Car clubs offer rally good timeThe following is a tip on traditional Korean language and customs in response to a query from a Mr. Culver, who wrote to us from Seoul:
Q. Mr. Culver:
In the past two years, on a few occasions, I’ve seen something strange in the Seoul night and haven’t figured out exactly what it was.
I’ve noticed that foreign sports cars are extremely rare on Korean streets. But once, on a freeway, and another time along the bustling main street of Apgujeong-dong in southern Seoul, I saw hordes of expensive roadsters together in one spot. They seemed to be either violently racing against one another or parading in line, often honking loudly or flashing headlights. I’m sure a pack of young people in big cities anywhere around the world can do crazy things, so who exactly are they or what are they doing?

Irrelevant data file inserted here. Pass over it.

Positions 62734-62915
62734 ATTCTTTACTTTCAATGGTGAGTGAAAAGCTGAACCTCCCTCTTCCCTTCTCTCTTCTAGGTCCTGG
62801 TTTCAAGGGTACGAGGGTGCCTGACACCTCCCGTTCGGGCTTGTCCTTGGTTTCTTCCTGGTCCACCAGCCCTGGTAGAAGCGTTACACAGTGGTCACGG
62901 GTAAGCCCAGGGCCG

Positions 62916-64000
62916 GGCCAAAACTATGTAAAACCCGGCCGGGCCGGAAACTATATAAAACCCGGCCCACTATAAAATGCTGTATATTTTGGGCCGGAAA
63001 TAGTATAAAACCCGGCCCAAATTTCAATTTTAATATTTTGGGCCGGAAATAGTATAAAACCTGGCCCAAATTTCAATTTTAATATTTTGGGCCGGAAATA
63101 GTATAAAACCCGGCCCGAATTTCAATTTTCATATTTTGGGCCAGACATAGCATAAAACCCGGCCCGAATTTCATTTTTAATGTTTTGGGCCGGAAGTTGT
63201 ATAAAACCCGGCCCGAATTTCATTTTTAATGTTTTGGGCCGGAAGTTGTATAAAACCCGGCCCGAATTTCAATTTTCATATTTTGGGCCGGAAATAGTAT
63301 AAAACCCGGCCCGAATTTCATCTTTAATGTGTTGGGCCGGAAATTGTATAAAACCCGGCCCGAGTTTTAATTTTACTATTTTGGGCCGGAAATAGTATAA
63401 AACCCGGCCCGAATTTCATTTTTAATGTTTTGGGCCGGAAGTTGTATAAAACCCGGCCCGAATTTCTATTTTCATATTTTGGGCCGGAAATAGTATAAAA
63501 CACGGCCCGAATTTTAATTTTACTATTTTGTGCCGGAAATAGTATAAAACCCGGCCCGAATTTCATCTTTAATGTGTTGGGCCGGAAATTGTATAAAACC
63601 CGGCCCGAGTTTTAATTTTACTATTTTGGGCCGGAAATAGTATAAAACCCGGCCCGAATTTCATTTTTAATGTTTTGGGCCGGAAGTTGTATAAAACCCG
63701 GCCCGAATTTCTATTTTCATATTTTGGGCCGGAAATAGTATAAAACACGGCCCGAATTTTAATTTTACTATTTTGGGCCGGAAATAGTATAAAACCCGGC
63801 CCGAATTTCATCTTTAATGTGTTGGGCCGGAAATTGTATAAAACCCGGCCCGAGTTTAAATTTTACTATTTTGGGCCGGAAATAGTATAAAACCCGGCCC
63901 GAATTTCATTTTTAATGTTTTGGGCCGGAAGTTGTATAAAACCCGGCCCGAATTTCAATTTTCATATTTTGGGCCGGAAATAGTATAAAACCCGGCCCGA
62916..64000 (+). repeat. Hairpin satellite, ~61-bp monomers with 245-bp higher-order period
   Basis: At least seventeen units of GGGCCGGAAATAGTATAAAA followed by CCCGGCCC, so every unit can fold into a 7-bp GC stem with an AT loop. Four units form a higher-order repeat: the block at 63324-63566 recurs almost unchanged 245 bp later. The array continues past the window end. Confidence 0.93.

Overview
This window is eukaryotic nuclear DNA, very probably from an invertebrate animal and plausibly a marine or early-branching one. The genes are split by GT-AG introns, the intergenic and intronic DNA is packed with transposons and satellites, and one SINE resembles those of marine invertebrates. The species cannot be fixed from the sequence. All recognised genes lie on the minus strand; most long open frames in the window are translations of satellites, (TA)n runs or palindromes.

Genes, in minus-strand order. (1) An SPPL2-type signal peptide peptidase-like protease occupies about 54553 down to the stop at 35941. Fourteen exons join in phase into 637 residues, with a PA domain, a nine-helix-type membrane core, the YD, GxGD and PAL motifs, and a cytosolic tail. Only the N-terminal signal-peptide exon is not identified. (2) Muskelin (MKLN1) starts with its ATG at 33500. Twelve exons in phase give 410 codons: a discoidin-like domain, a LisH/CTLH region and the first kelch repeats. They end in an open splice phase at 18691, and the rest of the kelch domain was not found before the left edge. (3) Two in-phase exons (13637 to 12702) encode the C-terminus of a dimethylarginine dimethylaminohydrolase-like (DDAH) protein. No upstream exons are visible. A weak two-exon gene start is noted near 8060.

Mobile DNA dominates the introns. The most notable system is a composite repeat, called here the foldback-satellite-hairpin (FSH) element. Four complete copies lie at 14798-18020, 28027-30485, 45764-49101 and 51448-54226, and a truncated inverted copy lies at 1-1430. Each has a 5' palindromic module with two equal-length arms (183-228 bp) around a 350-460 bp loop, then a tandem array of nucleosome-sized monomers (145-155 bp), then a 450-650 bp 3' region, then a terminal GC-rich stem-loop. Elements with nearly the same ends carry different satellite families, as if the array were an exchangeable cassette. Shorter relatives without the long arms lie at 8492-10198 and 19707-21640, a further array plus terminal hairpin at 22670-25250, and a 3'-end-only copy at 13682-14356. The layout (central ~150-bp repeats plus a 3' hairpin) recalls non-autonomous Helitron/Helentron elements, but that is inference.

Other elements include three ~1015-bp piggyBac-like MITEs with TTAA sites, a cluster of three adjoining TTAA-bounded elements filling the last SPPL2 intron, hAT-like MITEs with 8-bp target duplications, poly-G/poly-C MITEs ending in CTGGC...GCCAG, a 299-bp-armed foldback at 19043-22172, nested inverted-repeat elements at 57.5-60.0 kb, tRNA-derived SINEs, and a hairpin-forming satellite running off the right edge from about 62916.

Many young Koreans are involved in online social clubs where they share the latest information, make friends or meet new people sharing their pastime. Often, some lead members of the social club put up a notice to arrange an impromptu meeting, offline. This is what Koreans call beongae, a kind of offline social act or a meeting previously arranged online. The rendezvous is so quickly arranged and realized that the act was named beongae, which literally means thunder.
What you saw was probably a beongae arranged by sports car club members. In reality, most beongae car meets are not dangerous or violent. Young people enjoy them because the activity involves unexpected encounters with new members.
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